Polishing

Polishing is the process of creating a smooth and shiny surface by rubbing it using a chemical action leaving the surface with a magnificent reflection.  In some materials, polishing is able to reduce diffuse reflection to minimal values.  When an unpolished surface is magnified thousands of times, it usually looks like mountains and valleys.  By repeated abrasion, those "mountains" are worn down until they are flat or just small "hills."  The process of polishing with abrasives starts with coarse abrasion and gradually increases with finer abrasion materials. 



Frequently Asked Questions:
What is anodizing?
          Anodize is the coating of aluminum oxide that is grown from the aluminum by passing an electrical current through an acid electrolyte bath in which the aluminum is immersed.  The coating thickness and surface characteristics are tightly controlled to meet and product specifications.  Aluminum oxide is an extremely hard material that approaches the hardness of a diamond.  As a result, the aluminum oxide layer provides excellent wear and corrosion protection.

What is the purpose of anodizing?
          General reasons for anodizing are: wear, resistance, corrosion resistance, surface lubricity, heat dissipation, dielectric (non-conductive) properties, adhesion and aesthetics.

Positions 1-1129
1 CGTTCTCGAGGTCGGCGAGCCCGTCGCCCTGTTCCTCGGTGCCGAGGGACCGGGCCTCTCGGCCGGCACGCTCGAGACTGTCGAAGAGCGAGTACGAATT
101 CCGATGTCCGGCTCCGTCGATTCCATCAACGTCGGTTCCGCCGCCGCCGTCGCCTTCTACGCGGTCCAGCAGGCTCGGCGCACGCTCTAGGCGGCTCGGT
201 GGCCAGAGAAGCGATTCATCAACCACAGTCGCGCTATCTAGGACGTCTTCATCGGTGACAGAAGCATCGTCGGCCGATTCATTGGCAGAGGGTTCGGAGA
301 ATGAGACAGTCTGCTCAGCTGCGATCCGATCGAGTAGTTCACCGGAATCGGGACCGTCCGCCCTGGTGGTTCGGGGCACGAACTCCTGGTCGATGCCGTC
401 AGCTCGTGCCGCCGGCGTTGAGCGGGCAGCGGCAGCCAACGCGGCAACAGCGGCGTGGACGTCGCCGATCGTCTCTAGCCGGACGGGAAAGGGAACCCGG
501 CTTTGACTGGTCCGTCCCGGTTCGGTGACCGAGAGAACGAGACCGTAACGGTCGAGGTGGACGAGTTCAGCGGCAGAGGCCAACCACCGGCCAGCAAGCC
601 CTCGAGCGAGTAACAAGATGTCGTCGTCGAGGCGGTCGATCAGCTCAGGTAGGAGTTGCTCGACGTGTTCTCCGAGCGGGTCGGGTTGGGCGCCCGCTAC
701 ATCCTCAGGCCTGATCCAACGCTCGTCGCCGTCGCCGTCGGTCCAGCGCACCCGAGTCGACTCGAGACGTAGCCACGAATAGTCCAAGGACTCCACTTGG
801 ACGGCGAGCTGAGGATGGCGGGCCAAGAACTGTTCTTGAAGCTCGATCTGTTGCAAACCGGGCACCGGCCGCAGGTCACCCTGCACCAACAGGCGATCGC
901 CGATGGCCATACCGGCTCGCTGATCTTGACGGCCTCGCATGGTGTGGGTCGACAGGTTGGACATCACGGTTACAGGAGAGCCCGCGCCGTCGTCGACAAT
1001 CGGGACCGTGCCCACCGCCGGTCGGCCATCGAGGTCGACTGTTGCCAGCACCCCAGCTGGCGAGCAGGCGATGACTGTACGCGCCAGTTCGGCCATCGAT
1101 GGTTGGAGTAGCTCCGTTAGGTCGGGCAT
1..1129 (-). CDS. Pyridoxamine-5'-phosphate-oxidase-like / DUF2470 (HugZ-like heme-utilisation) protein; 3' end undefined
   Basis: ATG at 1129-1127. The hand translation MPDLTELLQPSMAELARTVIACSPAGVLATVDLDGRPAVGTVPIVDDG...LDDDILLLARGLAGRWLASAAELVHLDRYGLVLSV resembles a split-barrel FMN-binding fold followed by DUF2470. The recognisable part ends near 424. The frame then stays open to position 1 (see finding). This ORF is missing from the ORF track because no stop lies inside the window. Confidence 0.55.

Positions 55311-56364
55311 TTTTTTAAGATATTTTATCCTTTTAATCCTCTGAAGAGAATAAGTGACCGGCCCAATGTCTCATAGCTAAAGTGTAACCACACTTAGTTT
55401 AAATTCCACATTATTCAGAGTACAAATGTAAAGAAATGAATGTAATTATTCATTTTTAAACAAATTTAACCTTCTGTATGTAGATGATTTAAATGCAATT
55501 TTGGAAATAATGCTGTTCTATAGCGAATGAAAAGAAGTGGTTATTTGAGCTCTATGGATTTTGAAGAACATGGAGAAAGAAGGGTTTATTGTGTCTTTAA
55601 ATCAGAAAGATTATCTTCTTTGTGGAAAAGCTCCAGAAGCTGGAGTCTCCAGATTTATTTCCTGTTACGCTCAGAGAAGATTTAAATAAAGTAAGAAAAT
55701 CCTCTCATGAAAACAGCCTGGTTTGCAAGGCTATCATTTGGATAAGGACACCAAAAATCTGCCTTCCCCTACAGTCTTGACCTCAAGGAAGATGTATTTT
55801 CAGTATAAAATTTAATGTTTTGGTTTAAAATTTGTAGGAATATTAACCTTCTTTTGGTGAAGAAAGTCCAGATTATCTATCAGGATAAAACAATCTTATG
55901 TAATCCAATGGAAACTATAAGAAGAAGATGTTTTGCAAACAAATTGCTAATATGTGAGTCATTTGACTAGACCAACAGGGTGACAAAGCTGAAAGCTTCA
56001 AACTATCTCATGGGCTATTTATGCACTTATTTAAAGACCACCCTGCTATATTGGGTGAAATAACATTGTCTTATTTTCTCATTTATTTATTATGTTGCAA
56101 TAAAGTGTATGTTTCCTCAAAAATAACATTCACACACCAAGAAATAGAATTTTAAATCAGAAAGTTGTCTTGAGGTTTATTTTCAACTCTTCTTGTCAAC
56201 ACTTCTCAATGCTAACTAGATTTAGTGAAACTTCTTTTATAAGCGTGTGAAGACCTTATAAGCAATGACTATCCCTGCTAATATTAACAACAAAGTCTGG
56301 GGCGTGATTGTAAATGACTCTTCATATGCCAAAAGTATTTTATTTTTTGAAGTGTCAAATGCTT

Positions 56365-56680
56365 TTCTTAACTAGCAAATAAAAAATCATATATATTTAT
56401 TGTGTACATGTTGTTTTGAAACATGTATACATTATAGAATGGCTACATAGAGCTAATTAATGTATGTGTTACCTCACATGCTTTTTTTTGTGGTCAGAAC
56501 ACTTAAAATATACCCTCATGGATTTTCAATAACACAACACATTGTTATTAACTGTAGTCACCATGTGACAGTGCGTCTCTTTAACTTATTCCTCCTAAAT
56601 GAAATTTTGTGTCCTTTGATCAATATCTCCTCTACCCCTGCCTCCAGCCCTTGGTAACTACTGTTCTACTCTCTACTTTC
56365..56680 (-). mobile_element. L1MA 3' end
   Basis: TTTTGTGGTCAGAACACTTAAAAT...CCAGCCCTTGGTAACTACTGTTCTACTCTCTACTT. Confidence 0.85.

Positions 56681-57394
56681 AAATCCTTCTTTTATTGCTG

Is anodizing environmentally friendly?
          Yes, anodize does not entail the use of heavy metals nor does it produce toxic waste.  Anodize meets the environmental and safety directives of the FDA, USDA, ELV, WEEE and RoHS. 

What substrates or base metals can be anodized?
          The three substrates that can be anodized are aluminum, titanium, and magnesium.  Steel or stainless steel cannot be anodized.

Are there any size limitations for my project?

          Yes, Please contact us for minimum and maximum sizes of materials that we can handle. 

Is there a price difference between conventional and hard anodize?
          Hard anodize is more expensive due to the increased energy requirements associated with the process.  Ending cost differences are dependent upon many variables in a given order.  For example: part size, racking instructions, packaging, etc.

What colors are available for anodize?

          A rainbow of colors are available.  Please ask and we can send a color palette which will allow you to match to your specifications or we can help you match to your project.

What alloys are best for anodizing?
          In general, wrought alloy series 1000-7000 provide the best corrosion and aesthetic properties that cast alloy.  Specific alloy choice to match performance needs should be discussed on a case-by-case basis.

How can I determine which process I should choose given the operating environment?

          So many variables come into play that in order to determine the optimal process we ask that you please contact one of our knowledgeable sales engineers or customer service reps for further help and clarification.  Indy Metal finishing offers testing solutions to identify the best process for given environments.

Do you take orders from clients outside the United States?
          Most definitely!  Pricing will be offered based upon payment in U.S. dollars via wire transfer in advance.